Five skiers killed in avalanche
Police said four Swiss and one French citizen have been confirmed killed by a massive avalanche in northern Norway. Police spokesman Morten Pettersen said a sixth person, also Swiss, was dug out alive and taken to hospital.
The tourists were part of a group of 12 people out skiing yesterday near Tromsoe on Norway's Arctic coast.
Teacher harassed German couple
A maths teacher was convicted yesterday in Britain of harassing his German neighbours by playing wartime classics and performing Nazi salutes.
Reinhard and Kathryn Wendt, both 62, said 54-year-old Geoffrey Butler made their lives a misery. Butler was found guilty of racially aggravated harassment and sentenced to a three-year conditional discharge. Butler, of Lower Upnor, near Rochester, Kent, loudly played wartime songs including 'The White Cliffs Of Dover' by Vera Lynn and 'Rule Britannia'.
Court to decide on benefits for babies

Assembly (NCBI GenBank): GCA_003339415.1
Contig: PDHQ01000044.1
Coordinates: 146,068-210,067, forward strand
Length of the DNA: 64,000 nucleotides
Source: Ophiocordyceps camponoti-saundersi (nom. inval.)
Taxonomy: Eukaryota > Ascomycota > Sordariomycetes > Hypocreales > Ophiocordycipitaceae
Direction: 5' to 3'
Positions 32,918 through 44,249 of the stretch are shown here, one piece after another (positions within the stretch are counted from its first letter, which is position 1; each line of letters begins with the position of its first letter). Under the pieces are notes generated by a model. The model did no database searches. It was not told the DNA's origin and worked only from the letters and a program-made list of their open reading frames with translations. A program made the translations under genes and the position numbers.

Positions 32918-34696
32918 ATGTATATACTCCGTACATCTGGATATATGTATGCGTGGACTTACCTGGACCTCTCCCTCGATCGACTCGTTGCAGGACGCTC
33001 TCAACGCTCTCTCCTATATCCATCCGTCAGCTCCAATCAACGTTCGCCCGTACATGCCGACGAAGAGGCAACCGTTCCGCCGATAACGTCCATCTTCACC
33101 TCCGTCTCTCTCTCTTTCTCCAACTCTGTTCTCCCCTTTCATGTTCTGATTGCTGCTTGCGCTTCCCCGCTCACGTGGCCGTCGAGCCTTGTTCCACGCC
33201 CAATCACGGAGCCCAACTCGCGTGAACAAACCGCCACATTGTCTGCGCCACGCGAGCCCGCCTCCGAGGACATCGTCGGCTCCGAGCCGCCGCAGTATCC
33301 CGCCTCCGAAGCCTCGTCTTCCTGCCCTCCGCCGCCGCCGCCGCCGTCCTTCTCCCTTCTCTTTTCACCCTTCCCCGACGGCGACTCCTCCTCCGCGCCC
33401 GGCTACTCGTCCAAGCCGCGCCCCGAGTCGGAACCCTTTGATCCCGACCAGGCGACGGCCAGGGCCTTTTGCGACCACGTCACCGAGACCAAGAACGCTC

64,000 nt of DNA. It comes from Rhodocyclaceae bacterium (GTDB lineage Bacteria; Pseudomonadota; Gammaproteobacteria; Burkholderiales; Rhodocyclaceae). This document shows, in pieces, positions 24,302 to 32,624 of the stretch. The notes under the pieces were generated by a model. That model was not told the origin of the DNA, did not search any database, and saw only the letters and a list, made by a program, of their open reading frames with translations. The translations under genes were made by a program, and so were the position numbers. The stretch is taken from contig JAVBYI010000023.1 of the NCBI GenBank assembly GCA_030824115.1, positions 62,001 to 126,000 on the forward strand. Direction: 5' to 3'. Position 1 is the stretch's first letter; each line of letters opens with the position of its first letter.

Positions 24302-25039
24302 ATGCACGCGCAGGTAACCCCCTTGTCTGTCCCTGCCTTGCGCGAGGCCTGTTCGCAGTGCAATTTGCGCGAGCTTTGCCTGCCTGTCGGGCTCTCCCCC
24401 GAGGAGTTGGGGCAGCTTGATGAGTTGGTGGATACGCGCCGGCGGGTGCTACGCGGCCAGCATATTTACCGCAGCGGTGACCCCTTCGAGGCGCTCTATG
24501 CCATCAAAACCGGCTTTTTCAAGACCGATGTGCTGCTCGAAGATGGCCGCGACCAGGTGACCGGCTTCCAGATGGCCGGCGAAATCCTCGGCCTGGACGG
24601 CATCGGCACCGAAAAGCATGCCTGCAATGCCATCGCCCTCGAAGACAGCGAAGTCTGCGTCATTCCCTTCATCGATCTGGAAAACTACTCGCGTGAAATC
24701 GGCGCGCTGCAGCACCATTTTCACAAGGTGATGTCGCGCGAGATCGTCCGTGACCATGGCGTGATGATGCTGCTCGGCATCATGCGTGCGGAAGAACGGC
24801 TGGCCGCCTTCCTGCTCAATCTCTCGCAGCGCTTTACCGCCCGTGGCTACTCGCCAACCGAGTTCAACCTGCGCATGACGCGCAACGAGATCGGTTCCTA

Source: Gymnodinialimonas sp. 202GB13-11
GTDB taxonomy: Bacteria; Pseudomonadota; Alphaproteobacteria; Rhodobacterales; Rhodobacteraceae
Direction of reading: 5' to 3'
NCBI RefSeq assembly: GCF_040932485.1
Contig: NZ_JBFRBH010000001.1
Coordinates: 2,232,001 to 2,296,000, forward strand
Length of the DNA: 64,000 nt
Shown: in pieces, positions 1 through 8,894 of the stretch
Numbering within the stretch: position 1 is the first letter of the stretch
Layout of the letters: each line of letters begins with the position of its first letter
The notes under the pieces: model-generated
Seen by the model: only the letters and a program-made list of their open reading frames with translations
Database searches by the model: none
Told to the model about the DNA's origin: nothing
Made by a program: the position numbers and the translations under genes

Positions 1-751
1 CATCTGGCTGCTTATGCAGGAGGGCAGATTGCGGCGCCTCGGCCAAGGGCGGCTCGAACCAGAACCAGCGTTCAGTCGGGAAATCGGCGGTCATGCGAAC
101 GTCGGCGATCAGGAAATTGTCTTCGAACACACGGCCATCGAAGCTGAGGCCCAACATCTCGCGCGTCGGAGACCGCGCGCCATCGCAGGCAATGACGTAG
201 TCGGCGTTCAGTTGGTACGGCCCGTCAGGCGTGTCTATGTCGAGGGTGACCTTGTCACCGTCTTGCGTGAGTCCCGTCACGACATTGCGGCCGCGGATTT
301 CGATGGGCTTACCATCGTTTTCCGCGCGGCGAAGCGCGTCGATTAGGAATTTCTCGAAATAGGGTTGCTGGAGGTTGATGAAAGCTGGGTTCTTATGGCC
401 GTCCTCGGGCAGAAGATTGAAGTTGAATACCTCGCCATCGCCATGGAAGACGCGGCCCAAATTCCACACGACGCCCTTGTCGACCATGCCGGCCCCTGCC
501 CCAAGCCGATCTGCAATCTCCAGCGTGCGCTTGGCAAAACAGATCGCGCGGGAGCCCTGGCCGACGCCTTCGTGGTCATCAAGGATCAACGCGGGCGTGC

The US Supreme Court is grappling with whether babies conceived through artificial insemination after a father's death get his government pension-fund survivor benefits, after government officials rejected a benefits claim from twins whose mother used her husband's frozen sperm to conceive them after his death.
The Capato twins were born through artificial insemination 18 months after Robert Capato died of cancer. Pension-fund administrators denied them survivor benefits, saying that to qualify as Mr Capato's children under federal law he needed to be alive during their conception.
Animals flee fire on Mount Kenya
A fire on the slopes of Kenya's tallest mountain is sending big-game animals fleeing for their lives as wildlife agents and British troops fight the blaze.
The flames had already consumed hundreds of acres of forest on Mount Kenya, said Paul Udoto, a spokesman for the Kenya Wildlife Service.
Law on cigarette labelling upheld
A US appeals court has upheld a law requiring new, bigger, graphic-warning labels on cigarette packs.
The lawsuit is one of two by tobacco companies against federal rules that would make them put large images on cigarette packs depicting the health ravages of smoking. A judge in the other case blocked the new requirement, arguing last month it violated free speech. The government is appealing.